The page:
Mr. Rodgers' Neighborhood: Remembering Jim Lambright

Dan Raley

Jimmy Rodgers was one of the leaders of the "Purple Reign" defense, a co-captain who represented the vaunted stop unit that terrorized opponents of the 1984 Washington football team.

He showed up in the back row at strong safety. Laying his body out at all times, he was a fearless player. 

To be someone willing to put his health at risk without a second thought, Rodgers had to be a mischief-maker to balance out this mindset.

Someone who took chances when on duty and off. A person who pushed limits. A guy who got into trouble.

Jim Lambright, who died on Sunday at 77 and was Rodgers' former UW defensive coordinator and the architect of this intimidating group of Huskies, both loved and abhorred him for it.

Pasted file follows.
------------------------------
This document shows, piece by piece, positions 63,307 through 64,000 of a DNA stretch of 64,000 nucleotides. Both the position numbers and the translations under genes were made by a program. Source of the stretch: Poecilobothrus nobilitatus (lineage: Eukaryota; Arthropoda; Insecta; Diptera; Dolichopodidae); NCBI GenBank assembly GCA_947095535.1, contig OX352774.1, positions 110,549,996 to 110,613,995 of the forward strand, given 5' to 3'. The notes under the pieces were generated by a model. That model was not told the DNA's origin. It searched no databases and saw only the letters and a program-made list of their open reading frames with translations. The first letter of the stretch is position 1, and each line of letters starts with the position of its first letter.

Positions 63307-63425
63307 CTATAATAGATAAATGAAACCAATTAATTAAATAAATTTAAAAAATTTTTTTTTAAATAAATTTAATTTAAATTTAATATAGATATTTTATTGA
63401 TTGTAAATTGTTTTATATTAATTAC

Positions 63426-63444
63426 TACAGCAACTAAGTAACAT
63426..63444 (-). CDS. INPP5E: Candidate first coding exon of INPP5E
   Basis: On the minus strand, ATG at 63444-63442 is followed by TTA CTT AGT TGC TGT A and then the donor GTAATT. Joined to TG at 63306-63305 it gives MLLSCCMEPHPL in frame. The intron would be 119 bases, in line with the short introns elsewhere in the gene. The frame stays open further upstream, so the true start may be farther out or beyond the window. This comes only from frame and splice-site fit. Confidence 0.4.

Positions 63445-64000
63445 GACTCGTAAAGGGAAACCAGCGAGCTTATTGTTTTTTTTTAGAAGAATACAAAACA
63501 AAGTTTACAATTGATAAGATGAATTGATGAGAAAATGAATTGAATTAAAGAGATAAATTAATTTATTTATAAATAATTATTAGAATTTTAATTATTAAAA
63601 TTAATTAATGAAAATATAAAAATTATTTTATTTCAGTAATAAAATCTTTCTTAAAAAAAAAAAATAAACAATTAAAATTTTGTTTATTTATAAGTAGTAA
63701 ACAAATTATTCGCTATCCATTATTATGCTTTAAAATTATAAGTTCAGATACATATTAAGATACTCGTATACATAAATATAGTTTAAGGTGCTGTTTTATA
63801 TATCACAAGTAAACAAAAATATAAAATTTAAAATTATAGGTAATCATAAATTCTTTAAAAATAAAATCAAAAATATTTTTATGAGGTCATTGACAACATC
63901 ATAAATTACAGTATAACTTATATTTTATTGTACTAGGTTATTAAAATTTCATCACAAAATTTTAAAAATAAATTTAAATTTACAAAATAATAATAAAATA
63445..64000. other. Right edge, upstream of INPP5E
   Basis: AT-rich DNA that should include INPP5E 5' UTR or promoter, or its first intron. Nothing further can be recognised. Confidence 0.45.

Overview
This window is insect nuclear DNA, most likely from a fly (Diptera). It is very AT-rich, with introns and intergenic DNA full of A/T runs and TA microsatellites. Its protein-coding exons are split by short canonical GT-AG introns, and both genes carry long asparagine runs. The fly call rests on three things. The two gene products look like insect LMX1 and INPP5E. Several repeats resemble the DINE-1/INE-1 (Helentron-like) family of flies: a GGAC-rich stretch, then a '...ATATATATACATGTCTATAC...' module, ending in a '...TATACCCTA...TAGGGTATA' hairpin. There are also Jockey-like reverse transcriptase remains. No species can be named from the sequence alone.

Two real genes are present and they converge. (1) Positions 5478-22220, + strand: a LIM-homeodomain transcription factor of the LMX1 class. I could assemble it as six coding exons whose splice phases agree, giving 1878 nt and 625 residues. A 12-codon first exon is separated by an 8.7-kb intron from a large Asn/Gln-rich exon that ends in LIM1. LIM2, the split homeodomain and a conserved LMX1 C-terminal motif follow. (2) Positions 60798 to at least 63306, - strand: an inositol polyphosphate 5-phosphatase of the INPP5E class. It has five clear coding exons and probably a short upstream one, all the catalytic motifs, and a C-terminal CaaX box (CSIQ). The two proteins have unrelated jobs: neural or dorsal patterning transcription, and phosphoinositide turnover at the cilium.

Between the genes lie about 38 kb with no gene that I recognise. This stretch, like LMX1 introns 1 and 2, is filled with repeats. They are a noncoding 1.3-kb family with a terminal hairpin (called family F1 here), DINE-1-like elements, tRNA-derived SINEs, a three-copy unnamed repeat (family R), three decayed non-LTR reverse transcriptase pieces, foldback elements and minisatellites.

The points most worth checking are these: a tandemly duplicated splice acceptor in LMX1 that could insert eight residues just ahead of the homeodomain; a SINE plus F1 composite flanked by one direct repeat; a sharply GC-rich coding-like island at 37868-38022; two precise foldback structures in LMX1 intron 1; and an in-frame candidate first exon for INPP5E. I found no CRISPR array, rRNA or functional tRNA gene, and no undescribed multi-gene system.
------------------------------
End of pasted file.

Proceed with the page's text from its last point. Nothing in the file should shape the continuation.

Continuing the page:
In this stance, as Rodgers recalls on the video, he simply traded jerseys with Huskies running back and good buddy Brenno DeFeo and went to practice. 

Lambright caught on to this masquerade fairly soon. Nothing escaped the coach's watchful eye when he was around his UW players. He came sprinting over and started screaming at his offending defensive back.

The way Jimmy retells this Husky stadium encounter, you can almost feel Lambright's fury and hot breath coming down on him. His temper had no bounds. 

More than one Husky defensive player will tell you they were often at odds with the tough-minded Jim Lambright, but they forever loved the guy.

Rodgers was no different. They made each other uncomfortable. But they always made up.

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